Due to lack of solid evidence even from previous studies, Applied Food Sciences decided to fund a study on green coffee bean extract in 2012. It was a randomized control research published in the journal “Diabetes Metabolic Syndrome and Obesity”. Sixteen obese men and women in India underwent 22 weeks of participation to investigate the effects of GCA, a green coffee bean extract supplement.
In summary, positive results were obtained after the study wherein the participants lost around 4 lbs in a matter of 6 weeks. In spite of that, the study has been retracted in 2014 due to the lack of verification of the evidence from the researchers. Turned out, the names of researchers published on the paper were not the actual people who conducted the research in India. This is doubtful in the first place since the Applied Food Sciences facility is based in Texas and companies who fund research projects for their endorsed products are sometimes biased.
Dosage and Side Effects
According to more than a thousand studies, green coffee bean extract is safe to use and side-effect free. Nevertheless, few participants backed out after several intakes due to severe headache and urinary tract infection. Since the study where alleged side effects took place is too small to provide solid evidence, the side effects are disregarded and considered only as a coincidence.
Similar to usual roasted coffee, green coffee bean contains high amounts of caffeine that could elicit various health concerns like anxiety and rapid heartbeat. It also develops a laxative effect on the drinker that may induce loose bowel movement when not taken moderately.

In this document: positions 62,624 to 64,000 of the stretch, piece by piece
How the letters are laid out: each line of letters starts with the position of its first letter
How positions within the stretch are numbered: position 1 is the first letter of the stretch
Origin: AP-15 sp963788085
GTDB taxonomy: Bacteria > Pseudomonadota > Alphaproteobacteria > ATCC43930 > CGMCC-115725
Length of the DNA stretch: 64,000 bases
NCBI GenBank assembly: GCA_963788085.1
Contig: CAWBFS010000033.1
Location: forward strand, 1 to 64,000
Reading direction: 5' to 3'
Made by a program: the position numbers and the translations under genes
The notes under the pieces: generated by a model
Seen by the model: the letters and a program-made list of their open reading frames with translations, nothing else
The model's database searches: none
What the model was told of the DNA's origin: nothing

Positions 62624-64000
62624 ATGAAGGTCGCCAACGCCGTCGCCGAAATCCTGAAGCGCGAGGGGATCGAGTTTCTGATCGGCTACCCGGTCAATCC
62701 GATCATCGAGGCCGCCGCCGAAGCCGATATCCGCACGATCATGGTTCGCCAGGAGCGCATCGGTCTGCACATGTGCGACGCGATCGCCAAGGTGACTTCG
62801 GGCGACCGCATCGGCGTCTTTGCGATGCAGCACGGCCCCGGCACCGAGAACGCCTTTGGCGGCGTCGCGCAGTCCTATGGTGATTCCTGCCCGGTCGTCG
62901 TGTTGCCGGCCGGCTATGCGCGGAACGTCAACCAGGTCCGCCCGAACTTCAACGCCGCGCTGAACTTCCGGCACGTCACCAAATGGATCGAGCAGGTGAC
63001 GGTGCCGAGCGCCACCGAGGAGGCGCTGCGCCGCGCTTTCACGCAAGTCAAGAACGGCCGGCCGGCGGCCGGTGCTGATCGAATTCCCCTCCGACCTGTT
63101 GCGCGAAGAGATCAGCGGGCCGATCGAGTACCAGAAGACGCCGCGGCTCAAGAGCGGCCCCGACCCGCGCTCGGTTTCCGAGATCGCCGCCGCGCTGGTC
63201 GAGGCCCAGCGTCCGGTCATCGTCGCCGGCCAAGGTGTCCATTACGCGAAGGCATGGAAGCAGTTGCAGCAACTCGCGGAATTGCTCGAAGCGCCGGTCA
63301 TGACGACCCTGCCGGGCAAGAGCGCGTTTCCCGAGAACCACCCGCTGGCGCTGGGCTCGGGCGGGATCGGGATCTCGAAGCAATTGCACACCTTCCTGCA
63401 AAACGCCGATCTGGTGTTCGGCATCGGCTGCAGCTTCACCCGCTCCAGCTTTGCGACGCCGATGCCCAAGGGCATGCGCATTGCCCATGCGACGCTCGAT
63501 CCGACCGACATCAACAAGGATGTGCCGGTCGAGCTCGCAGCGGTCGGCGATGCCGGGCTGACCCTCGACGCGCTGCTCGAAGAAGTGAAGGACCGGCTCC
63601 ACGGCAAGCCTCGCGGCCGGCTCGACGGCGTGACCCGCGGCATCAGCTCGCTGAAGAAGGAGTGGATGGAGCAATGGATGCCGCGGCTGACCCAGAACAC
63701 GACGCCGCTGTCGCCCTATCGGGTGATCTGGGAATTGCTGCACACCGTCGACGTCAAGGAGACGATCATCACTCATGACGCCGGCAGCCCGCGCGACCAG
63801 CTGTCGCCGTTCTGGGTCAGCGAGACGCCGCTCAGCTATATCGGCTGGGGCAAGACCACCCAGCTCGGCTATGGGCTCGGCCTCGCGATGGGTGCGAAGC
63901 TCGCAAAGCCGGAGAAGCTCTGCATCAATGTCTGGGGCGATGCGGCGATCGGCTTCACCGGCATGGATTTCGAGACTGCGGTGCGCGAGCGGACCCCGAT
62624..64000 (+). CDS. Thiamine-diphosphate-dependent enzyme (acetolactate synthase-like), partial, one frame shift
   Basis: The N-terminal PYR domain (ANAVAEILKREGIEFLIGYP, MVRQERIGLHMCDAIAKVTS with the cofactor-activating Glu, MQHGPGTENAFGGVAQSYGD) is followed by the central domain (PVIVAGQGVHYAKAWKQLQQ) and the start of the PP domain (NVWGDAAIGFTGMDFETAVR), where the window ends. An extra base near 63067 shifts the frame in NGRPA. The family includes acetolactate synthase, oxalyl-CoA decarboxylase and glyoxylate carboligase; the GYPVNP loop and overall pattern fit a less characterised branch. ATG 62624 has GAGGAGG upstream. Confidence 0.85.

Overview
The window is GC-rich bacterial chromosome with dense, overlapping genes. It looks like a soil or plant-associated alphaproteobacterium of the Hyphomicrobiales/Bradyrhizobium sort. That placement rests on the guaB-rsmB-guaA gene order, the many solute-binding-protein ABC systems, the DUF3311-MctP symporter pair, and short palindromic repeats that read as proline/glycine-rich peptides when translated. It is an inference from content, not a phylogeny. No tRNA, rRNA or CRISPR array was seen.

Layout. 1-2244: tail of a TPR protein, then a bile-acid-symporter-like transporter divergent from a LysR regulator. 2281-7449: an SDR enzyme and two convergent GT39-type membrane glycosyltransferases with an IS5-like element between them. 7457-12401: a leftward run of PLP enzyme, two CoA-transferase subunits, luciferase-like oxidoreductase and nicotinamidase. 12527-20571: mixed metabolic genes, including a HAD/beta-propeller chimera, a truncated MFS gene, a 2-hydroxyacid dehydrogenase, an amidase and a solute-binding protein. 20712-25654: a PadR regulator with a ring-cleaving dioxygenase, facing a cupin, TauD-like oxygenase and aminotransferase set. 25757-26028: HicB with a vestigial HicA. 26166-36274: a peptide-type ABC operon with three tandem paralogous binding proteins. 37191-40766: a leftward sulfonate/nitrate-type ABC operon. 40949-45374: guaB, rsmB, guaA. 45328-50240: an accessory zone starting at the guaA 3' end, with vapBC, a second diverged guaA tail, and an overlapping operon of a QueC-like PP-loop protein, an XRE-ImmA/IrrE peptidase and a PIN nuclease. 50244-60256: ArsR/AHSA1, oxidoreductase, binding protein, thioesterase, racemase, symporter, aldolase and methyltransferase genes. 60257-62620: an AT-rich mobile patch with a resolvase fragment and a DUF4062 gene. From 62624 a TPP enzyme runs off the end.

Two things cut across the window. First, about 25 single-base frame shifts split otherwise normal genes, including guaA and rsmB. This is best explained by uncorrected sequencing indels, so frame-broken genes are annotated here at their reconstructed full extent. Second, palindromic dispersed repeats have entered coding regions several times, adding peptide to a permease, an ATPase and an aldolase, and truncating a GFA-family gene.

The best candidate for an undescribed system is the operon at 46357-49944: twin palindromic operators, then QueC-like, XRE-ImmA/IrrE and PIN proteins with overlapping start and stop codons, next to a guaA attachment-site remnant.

Allergic reactions were also noted on some individuals while chlorogenic acid was not clearly proven to be safe for expectant and breastfeeding mothers as well as children.
Recommended dosage has not been established but the researchers used dosages of 120-300 mg of chlorogenic acid. This depends on the chlorogenic acid content of the manufactured supplement wherein the dosage could range from 240-3000 mg daily.
Precaution and Conclusion
Proven by a number of studies, green coffee bean extract is certainly helpful in weight loss accompanied by benefits concerning glucose and blood pressure. However, the studies were focused on short-term effects, small control group and even sponsored by the manufacturers of chlorogenic supplements. Most are done on test animals and not tested on humans.
Healthy obese individuals without complicated diseases such as diabetes, high blood and cardiac abnormalities took part on the studies. People in this group who consider trying chlorogenic health supplements should consult their attending physician first.
One study using mice reported lowered blood pressures. Whether this also shows similar results to humans, further research and extreme precautions should be considered for people who regularly take medications for blood pressure.
At the present, the manufacturer of Svetol® supplement is among the companies who provided a solid research foundation based on humans. Though the study is still a little disbelieving, the initial findings were promising and somewhat supportive. More advanced studies aiming for long-term effects on a bigger population is recommended.